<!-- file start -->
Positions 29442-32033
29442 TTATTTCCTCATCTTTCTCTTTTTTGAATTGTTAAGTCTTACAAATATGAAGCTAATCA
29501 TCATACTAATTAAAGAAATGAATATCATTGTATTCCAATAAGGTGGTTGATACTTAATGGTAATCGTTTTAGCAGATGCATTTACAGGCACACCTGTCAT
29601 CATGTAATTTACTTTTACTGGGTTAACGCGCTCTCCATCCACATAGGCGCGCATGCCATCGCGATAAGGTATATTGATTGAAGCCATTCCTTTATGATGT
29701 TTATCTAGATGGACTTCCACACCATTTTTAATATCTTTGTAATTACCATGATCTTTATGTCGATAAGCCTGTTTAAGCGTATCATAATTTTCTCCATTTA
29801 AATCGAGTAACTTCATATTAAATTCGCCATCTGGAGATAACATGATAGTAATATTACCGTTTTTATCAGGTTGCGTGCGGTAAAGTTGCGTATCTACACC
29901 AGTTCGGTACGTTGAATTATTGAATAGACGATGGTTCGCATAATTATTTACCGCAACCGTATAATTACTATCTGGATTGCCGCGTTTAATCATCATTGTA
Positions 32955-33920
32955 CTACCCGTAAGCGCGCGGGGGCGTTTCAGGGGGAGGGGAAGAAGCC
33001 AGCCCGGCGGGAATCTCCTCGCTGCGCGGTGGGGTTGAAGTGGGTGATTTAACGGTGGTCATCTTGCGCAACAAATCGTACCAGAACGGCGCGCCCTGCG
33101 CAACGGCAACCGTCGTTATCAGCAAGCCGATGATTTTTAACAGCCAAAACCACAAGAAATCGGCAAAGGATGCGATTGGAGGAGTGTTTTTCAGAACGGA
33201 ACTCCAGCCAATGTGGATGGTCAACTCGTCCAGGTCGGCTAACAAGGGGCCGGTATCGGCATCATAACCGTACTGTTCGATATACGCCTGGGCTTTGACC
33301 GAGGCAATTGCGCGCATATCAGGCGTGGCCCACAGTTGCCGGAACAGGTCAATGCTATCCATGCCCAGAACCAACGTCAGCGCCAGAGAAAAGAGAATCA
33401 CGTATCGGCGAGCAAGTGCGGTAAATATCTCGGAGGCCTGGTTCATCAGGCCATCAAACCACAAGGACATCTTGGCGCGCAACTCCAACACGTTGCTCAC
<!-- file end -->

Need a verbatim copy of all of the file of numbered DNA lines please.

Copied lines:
Positions 29442-32033
29442 TTATTTCCTCATCTTTCTCTTTTTTGAATTGTTAAGTCTTACAAATATGAAGCTAATCA
29501 TCATACTAATTAAAGAAATGAATATCATTGTATTCCAATAAGGTGGTTGATACTTAATGGTAATCGTTTTAGCAGATGCATTTACAGGCACACCTGTCAT
29601 CATGTAATTTACTTTTACTGGGTTAACGCGCTCTCCATCCACATAGGCGCGCATGCCATCGCGATAAGGTATATTGATTGAAGCCATTCCTTTATGATGT
29701 TTATCTAGATGGACTTCCACACCATTTTTAATATCTTTGTAATTACCATGATCTTTATGTCGATAAGCCTGTTTAAGCGTATCATAATTTTCTCCATTTA
29801 AATCGAGTAACTTCATATTAAATTCGCCATCTGGAGATAACATGATAGTAATATTACCGTTTTTATCAGGTTGCGTGCGGTAAAGTTGCGTATCTACACC
29901 AGTTCGGTACGTTGAATTATTGAATAGACGATGGTTCGCATAATTATTTACCGCAACCGTATAATTACTATCTGGATTGCCGCGTTTAATCATCATTGTA
Positions 32955-33920
32955 CTACCCGTAAGCGCGCGGGGGCGTTTCAGGGGGAGGGGAAGAAGCC
33001 AGCCCGGCGGGAATCTCCTCGCTGCGCGGTGGGGTTGAAGTGGGTGATTTAACGGTGGTCATCTTGCGCAACAAATCGTACCAGAACGGCGCGCCCTGCG
33101 CAACGGCAACCGTCGTTATCAGCAAGCCGATGATTTTTAACAGCCAAAACCACAAGAAATCGGCAAAGGATGCGATTGGAGGAGTGTTTTTCAGAACGGA
33201 ACTCCAGCCAATGTGGATGGTCAACTCGTCCAGGTCGGCTAACAAGGGGCCGGTATCGGCATCATAACCGTACTGTTCGATATACGCCTGGGCTTTGACC
33301 GAGGCAATTGCGCGCATATCAGGCGTGGCCCACAGTTGCCGGAACAGGTCAATGCTATCCATGCCCAGAACCAACGTCAGCGCCAGAGAAAAGAGAATCA
33401 CGTATCGGCGAGCAAGTGCGGTAAATATCTCGGAGGCCTGGTTCATCAGGCCATCAAACCACAAGGACATCTTGGCGCGCAACTCCAACACGTTGCTCAC